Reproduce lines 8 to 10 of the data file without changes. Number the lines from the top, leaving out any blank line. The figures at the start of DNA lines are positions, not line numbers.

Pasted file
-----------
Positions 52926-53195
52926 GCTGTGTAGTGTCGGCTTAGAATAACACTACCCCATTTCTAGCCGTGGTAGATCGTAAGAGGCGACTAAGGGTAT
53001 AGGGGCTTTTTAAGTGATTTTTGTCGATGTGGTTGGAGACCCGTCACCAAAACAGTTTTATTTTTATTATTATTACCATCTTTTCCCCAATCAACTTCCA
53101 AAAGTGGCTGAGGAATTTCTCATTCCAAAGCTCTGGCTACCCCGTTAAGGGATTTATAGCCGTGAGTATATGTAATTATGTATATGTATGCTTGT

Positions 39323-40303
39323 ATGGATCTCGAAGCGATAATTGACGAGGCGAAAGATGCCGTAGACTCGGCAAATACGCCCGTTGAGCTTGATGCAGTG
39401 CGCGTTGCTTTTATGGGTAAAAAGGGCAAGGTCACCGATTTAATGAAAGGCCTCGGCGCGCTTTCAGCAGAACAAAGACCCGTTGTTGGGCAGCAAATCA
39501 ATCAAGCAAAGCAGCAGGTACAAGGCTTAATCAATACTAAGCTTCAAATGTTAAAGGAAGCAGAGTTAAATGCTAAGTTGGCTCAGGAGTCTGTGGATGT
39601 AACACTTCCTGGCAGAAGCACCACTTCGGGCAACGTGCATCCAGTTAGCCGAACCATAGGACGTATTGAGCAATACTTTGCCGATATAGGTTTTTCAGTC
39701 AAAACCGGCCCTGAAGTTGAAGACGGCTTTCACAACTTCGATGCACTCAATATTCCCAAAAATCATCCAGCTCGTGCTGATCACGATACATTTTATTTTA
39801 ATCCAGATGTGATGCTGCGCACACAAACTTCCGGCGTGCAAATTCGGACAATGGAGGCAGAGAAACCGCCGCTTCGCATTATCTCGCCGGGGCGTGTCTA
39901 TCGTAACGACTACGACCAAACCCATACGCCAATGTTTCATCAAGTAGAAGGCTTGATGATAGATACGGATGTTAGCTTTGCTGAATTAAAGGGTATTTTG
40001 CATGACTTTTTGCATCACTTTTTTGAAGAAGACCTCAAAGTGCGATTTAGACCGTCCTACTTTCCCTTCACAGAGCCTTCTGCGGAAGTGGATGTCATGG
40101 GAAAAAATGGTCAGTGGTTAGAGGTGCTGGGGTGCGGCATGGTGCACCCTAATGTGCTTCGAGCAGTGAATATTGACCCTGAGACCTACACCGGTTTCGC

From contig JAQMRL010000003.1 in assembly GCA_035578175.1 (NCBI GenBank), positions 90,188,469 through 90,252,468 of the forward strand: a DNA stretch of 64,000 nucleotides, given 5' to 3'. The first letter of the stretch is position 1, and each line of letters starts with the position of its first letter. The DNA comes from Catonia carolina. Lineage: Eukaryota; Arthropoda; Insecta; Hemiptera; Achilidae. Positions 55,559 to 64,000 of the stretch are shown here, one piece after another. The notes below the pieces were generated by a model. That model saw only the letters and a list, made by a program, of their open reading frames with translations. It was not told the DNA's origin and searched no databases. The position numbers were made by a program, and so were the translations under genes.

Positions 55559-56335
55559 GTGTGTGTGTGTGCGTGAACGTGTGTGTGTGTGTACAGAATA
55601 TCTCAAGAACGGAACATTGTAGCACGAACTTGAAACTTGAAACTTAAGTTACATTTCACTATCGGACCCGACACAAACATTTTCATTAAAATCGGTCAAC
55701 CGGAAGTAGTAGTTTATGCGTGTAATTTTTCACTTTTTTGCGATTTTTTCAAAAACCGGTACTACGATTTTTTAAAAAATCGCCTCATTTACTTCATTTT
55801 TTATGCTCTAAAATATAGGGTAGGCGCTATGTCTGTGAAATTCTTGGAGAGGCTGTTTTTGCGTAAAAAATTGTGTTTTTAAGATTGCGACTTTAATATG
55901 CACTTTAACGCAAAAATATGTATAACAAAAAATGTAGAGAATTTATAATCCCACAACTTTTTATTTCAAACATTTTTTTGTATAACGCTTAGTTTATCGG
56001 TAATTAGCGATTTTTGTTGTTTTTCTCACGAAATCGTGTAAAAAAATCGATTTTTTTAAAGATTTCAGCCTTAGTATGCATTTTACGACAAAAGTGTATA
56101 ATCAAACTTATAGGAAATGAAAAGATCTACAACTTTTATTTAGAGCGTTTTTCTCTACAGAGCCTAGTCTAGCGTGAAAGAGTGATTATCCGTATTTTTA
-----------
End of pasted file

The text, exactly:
39501 ATCAAGCAAAGCAGCAGGTACAAGGCTTAATCAATACTAAGCTTCAAATGTTAAAGGAAGCAGAGTTAAATGCTAAGTTGGCTCAGGAGTCTGTGGATGT
39601 AACACTTCCTGGCAGAAGCACCACTTCGGGCAACGTGCATCCAGTTAGCCGAACCATAGGACGTATTGAGCAATACTTTGCCGATATAGGTTTTTCAGTC
39701 AAAACCGGCCCTGAAGTTGAAGACGGCTTTCACAACTTCGATGCACTCAATATTCCCAAAAATCATCCAGCTCGTGCTGATCACGATACATTTTATTTTA